CIA officer died in jail revolt

Agency identifies interrogator killed at Afghan fortress

Second American escaped

Paramilitary effort signals changing role in terrorism fight

War On Terrorism

November 29, 2001|By Scott Shane | Scott Shane,SUN STAFF

The first American to die in combat in Afghanistan was a Central Intelligence Agency paramilitary officer killed Sunday during a bloody revolt by al-Qaida and Taliban prisoners in a mud-walled fortress near Mazar-e Sharif, the CIA said yesterday.

The death of Johnny Micheal "Mike" Spann, 32, underscored the key role CIA paramilitary officers are playing in guiding U.S. attacks, interrogating prisoners and tracking Osama Bin Laden. The agency's deployment on the ground in Afghanistan is the largest since the war in Vietnam and signals a new, more assertive CIA role in battling terrorism, government officials and outside experts say.

"This is not any longer a passive agency devoted to quietly collecting and analyzing data," said Ted Gup, a veteran journalist and author of a book on CIA operatives' deaths. He said it remains to be seen whether the agency, a Cold War creation, can reinvent itself to face a new, stateless enemy: "Its history and background have not prepared it well for the challenge it faces today."

CIA Director George J. Tenet announced Spann's death to his colleagues over an internal television system at the agency's Langley, Va., headquarters late yesterday morning, hours after his body was recovered from the smoldering Qalai Janghi fortress.

"Mike Spann was an American hero, a man who showed passion for his country and his agency through his selfless courage," Tenet said of the former Marine captain from the tiny town of Winfield, Ala. Spann was married and had two young daughters and an infant son.

Calling Spann "quiet, serious and absolutely unflappable," Tenet said the agency "is in mourning."

Spann and another CIA officer were in the sprawling fortress Sunday to question Taliban fighters who surrendered to Northern Alliance forces in the city of Kunduz. Most of the approximately 600 prisoners were non-Afghans, including Pakistanis, Chechens, Arabs and others.

It's not clear what set off the rebellion; Northern Alliance soldiers told a New York Times reporter that the arrival of the two Westerners may have been the spark. Some prisoners wielded smuggled weapons, but the rebels quickly seized a large store of Northern Alliance arms.

For nearly three days, despite intensive bombardment by U.S. planes, the prisoners battled their Northern Alliance captors and a small number of U.S. and British soldiers. Five U.S. soldiers were wounded by a stray U.S. bomb.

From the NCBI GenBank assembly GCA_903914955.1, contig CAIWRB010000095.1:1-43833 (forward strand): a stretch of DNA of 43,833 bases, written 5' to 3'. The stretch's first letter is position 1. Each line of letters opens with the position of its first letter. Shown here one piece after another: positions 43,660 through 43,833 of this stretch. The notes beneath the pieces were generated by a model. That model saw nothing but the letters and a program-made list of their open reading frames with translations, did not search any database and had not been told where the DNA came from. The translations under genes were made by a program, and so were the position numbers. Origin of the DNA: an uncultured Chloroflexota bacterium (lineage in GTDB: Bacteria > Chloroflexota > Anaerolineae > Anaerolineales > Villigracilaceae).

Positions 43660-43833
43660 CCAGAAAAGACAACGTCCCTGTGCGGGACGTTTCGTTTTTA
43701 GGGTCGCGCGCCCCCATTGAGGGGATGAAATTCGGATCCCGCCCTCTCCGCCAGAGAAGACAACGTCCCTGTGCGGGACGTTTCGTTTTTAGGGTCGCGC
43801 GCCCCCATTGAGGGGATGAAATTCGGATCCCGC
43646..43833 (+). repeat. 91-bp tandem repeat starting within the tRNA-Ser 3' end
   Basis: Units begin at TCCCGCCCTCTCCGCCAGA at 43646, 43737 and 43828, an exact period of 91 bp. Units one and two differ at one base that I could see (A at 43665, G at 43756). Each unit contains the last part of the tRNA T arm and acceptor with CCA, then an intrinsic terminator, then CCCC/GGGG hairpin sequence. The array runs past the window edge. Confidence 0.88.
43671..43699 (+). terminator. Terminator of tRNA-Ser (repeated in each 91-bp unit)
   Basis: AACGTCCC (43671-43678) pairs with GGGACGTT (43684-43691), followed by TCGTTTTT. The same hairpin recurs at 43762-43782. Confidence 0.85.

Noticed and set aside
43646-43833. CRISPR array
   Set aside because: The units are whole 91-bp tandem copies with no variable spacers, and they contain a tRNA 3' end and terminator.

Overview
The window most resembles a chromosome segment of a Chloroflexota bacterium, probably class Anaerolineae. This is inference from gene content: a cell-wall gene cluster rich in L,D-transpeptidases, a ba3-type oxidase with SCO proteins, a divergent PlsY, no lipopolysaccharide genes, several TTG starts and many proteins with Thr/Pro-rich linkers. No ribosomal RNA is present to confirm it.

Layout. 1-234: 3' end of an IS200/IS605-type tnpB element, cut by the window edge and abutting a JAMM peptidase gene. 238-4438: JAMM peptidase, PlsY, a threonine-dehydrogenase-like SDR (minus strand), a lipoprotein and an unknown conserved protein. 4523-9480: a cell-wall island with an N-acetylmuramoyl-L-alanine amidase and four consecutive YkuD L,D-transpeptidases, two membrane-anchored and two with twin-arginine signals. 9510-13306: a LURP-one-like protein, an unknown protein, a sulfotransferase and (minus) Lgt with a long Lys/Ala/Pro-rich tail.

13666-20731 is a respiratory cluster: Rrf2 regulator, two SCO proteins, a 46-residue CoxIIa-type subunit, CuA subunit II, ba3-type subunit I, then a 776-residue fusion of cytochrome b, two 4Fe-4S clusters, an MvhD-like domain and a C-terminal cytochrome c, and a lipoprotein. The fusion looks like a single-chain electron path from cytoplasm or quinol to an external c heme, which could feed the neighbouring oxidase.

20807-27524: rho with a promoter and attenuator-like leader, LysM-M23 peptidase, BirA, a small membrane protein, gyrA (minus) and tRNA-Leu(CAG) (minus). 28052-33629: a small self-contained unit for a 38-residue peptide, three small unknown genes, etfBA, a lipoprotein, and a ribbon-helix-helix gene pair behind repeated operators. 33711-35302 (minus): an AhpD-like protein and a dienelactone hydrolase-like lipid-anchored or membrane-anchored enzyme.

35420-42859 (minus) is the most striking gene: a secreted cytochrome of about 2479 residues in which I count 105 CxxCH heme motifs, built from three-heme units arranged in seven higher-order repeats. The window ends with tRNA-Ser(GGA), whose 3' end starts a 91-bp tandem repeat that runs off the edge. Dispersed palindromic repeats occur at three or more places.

Alliance officers told Western journalists at the scene that Spann was killed in the first minutes of the revolt. His body could not be recovered until yesterday, after nearly all the prisoners had been killed, officials said.

Four American soldiers have died in accidents since the war began, and eight journalists have been murdered by Taliban supporters or bandits. But Spann is the first U.S. government operative to die at enemy hands.

His death will be marked by the addition of the 79th star to the memorial wall at CIA headquarters. Of the 78 employees who have died on duty, 35 remain anonymous.

"When we're able to identify a CIA employee who's made the ultimate sacrifice, we've done so," said agency spokesman Mark Mansfield. The last two to die, in 1998, remain unidentified.

Spann worked for the CIA's Special Activities Division, the paramilitary unit in the Directorate of Operations, a government official said. He worked in close collaboration with both U.S. military special forces and the CIA's Counterterrorist Center, which has doubled in size since the Sept. 11 attacks, the official said.

Prisoners kept near weapons

Bart Bechtel, a veteran CIA operations officer who retired in 1998, said Spann may have been a victim of the haphazard skills of the Northern Alliance, which he said blundered by putting prisoners near a weapons supply.

"You don't house a whole bunch of prisoners in your armory," Bechtel said.

Spann's chief role at the fortress was to interrogate prisoners, though he was not a linguist and relied on interpreters, a government official said.

"If you're trying to breach al-Qaida, what better place to look than among all those al-Qaida people?" said J. Ransom Clark, a college administrator who had worked for the CIA from 1964 to 1990. "Especially among al-Qaida who may be very afraid. ... Maybe they could turn some of them."

Afghanistan was the focus of one of the most successful CIA operations of the Cold War - the 10-year covert support of Islamic guerrillas battling Soviet forces. But after the Soviet withdrawal in 1989, U.S. involvement in the area lapsed almost completely.

That neglect is now widely seen as a strategic mistake, leading to several years of chaos that brought the Taliban to power and allowed bin Laden to operate terrorist training camps.

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